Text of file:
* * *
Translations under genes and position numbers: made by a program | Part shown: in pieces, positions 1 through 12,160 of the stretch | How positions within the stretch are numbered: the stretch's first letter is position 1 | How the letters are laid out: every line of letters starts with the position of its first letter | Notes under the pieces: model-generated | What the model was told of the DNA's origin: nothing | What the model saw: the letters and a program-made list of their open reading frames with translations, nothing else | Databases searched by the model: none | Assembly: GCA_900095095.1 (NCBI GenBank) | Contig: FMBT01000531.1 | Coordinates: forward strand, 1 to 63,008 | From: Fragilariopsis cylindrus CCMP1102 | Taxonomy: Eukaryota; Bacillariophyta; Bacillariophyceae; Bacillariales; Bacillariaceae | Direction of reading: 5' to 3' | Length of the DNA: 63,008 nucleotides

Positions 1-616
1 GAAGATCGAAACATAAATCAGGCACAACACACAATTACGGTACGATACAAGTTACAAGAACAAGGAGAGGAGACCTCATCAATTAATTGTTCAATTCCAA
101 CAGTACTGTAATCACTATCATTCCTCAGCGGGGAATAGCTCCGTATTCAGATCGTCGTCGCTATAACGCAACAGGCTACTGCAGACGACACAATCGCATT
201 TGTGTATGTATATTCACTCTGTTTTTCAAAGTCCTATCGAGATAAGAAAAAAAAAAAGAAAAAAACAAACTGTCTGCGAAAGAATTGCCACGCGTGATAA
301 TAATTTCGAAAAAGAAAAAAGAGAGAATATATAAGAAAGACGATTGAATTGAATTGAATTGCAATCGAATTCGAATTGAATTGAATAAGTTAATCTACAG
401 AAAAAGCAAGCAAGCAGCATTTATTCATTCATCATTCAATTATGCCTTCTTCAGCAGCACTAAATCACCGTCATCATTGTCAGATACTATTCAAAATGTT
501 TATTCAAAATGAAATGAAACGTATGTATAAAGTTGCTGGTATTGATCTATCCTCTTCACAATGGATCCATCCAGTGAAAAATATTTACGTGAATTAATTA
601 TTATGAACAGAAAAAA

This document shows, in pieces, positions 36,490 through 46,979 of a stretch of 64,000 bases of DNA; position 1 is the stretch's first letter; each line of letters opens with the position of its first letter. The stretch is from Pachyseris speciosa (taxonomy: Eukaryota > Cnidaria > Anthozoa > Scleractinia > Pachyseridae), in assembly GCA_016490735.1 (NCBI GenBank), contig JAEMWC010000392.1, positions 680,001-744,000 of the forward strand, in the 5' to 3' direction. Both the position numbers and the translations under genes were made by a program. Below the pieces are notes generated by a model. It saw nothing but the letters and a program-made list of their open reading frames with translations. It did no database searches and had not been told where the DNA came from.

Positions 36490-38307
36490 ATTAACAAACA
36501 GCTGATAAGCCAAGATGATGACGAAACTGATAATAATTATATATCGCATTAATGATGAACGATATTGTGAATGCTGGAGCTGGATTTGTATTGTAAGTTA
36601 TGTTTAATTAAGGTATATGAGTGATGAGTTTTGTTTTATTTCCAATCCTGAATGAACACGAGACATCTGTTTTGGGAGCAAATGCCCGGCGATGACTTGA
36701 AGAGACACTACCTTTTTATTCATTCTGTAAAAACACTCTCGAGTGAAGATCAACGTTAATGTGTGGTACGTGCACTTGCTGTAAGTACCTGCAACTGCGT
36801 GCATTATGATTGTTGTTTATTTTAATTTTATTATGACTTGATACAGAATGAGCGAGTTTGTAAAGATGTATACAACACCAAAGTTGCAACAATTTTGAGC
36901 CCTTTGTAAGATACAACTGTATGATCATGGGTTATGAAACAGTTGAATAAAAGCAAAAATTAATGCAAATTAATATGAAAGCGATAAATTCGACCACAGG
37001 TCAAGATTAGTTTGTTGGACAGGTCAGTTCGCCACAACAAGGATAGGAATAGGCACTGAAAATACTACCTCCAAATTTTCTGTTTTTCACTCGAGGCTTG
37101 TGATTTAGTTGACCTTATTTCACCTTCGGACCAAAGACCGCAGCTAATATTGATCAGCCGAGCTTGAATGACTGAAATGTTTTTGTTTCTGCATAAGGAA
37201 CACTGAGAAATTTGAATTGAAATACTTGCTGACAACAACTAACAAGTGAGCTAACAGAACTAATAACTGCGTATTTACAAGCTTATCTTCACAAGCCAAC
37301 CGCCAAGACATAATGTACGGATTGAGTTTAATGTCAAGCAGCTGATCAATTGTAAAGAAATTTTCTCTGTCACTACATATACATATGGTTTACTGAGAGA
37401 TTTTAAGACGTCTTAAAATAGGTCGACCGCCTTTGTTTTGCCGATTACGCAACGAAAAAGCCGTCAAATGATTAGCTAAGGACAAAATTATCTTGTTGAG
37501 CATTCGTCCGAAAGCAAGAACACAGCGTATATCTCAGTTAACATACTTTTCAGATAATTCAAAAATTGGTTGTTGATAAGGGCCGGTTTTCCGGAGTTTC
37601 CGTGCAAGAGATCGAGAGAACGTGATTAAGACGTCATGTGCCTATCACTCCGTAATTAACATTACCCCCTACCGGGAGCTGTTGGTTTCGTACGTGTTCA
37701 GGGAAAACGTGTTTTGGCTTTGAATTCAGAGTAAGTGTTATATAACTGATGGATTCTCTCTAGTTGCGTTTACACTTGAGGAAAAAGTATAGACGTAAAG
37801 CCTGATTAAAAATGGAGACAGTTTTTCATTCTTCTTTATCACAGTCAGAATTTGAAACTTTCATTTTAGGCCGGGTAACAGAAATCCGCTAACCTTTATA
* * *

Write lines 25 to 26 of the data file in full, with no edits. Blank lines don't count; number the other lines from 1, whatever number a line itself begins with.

37701 GGGAAAACGTGTTTTGGCTTTGAATTCAGAGTAAGTGTTATATAACTGATGGATTCTCTCTAGTTGCGTTTACACTTGAGGAAAAAGTATAGACGTAAAG
37801 CCTGATTAAAAATGGAGACAGTTTTTCATTCTTCTTTATCACAGTCAGAATTTGAAACTTTCATTTTAGGCCGGGTAACAGAAATCCGCTAACCTTTATA